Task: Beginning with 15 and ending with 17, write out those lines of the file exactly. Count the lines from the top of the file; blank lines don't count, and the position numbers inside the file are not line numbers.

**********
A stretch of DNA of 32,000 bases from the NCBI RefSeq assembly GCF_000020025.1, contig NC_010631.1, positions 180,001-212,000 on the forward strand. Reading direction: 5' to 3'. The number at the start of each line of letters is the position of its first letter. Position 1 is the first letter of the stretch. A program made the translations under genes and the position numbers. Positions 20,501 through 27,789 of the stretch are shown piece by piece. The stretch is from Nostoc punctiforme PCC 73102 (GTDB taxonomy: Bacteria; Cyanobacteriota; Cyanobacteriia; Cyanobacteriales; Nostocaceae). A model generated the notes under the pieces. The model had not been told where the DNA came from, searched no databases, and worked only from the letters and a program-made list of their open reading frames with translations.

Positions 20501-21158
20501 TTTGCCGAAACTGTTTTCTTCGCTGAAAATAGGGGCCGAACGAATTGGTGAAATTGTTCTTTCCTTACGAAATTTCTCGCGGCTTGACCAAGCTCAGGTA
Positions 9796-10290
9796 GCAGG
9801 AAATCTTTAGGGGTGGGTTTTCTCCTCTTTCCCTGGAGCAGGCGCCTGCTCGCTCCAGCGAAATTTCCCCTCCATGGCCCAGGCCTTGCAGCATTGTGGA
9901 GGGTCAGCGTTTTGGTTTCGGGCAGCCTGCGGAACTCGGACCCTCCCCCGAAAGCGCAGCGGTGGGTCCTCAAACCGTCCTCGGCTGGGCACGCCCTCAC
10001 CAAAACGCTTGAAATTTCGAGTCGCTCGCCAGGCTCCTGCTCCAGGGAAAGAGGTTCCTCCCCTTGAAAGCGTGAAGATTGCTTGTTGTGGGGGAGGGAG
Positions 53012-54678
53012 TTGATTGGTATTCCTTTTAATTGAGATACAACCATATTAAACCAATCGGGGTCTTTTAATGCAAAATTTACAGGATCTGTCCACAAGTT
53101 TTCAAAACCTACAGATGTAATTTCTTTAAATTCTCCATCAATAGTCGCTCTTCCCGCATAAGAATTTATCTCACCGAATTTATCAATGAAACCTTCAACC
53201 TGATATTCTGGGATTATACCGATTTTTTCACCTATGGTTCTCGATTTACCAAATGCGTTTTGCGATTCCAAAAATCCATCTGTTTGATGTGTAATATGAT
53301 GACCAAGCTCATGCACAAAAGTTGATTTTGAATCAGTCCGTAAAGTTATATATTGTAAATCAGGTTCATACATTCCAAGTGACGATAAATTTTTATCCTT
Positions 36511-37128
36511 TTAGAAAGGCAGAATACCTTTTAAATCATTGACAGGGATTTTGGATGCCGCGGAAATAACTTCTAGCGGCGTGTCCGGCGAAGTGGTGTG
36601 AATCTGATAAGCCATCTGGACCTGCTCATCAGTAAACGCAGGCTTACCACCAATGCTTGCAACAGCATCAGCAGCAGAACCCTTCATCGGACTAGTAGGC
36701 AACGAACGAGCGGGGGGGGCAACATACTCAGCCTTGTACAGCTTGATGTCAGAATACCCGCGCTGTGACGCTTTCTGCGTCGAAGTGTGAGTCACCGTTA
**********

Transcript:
36511 TTAGAAAGGCAGAATACCTTTTAAATCATTGACAGGGATTTTGGATGCCGCGGAAATAACTTCTAGCGGCGTGTCCGGCGAAGTGGTGTG
36601 AATCTGATAAGCCATCTGGACCTGCTCATCAGTAAACGCAGGCTTACCACCAATGCTTGCAACAGCATCAGCAGCAGAACCCTTCATCGGACTAGTAGGC
36701 AACGAACGAGCGGGGGGGGCAACATACTCAGCCTTGTACAGCTTGATGTCAGAATACCCGCGCTGTGACGCTTTCTGCGTCGAAGTGTGAGTCACCGTTA